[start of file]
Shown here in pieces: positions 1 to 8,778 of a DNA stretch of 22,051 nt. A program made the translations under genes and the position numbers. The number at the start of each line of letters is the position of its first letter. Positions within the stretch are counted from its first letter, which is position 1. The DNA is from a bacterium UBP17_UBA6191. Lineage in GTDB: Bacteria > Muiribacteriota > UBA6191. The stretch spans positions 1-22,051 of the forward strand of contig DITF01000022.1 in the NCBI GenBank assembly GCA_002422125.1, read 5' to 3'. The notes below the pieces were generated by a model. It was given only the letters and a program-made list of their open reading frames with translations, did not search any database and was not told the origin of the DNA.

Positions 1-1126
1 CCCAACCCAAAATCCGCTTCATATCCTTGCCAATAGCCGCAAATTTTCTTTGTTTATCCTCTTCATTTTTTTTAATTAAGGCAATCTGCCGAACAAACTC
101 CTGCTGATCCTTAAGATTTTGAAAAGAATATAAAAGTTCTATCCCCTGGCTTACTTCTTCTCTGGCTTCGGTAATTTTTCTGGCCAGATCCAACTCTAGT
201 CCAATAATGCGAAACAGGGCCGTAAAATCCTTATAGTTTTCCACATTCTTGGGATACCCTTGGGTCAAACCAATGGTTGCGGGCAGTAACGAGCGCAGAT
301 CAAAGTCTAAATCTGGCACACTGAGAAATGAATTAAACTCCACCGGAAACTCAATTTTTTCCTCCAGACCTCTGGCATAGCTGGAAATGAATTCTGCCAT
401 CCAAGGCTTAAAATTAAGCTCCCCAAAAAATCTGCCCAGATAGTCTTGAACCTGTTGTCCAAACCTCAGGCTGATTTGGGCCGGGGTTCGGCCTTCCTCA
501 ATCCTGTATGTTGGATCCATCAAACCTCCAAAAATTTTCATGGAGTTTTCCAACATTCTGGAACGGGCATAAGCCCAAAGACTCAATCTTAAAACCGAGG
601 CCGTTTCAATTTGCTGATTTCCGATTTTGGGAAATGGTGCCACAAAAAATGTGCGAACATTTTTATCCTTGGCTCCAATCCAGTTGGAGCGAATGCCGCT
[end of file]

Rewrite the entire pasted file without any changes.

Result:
Shown here in pieces: positions 1 to 8,778 of a DNA stretch of 22,051 nt. A program made the translations under genes and the position numbers. The number at the start of each line of letters is the position of its first letter. Positions within the stretch are counted from its first letter, which is position 1. The DNA is from a bacterium UBP17_UBA6191. Lineage in GTDB: Bacteria > Muiribacteriota > UBA6191. The stretch spans positions 1-22,051 of the forward strand of contig DITF01000022.1 in the NCBI GenBank assembly GCA_002422125.1, read 5' to 3'. The notes below the pieces were generated by a model. It was given only the letters and a program-made list of their open reading frames with translations, did not search any database and was not told the origin of the DNA.

Positions 1-1126
1 CCCAACCCAAAATCCGCTTCATATCCTTGCCAATAGCCGCAAATTTTCTTTGTTTATCCTCTTCATTTTTTTTAATTAAGGCAATCTGCCGAACAAACTC
101 CTGCTGATCCTTAAGATTTTGAAAAGAATATAAAAGTTCTATCCCCTGGCTTACTTCTTCTCTGGCTTCGGTAATTTTTCTGGCCAGATCCAACTCTAGT
201 CCAATAATGCGAAACAGGGCCGTAAAATCCTTATAGTTTTCCACATTCTTGGGATACCCTTGGGTCAAACCAATGGTTGCGGGCAGTAACGAGCGCAGAT
301 CAAAGTCTAAATCTGGCACACTGAGAAATGAATTAAACTCCACCGGAAACTCAATTTTTTCCTCCAGACCTCTGGCATAGCTGGAAATGAATTCTGCCAT
401 CCAAGGCTTAAAATTAAGCTCCCCAAAAAATCTGCCCAGATAGTCTTGAACCTGTTGTCCAAACCTCAGGCTGATTTGGGCCGGGGTTCGGCCTTCCTCA
501 ATCCTGTATGTTGGATCCATCAAACCTCCAAAAATTTTCATGGAGTTTTCCAACATTCTGGAACGGGCATAAGCCCAAAGACTCAATCTTAAAACCGAGG
601 CCGTTTCAATTTGCTGATTTCCGATTTTGGGAAATGGTGCCACAAAAAATGTGCGAACATTTTTATCCTTGGCTCCAATCCAGTTGGAGCGAATGCCGCT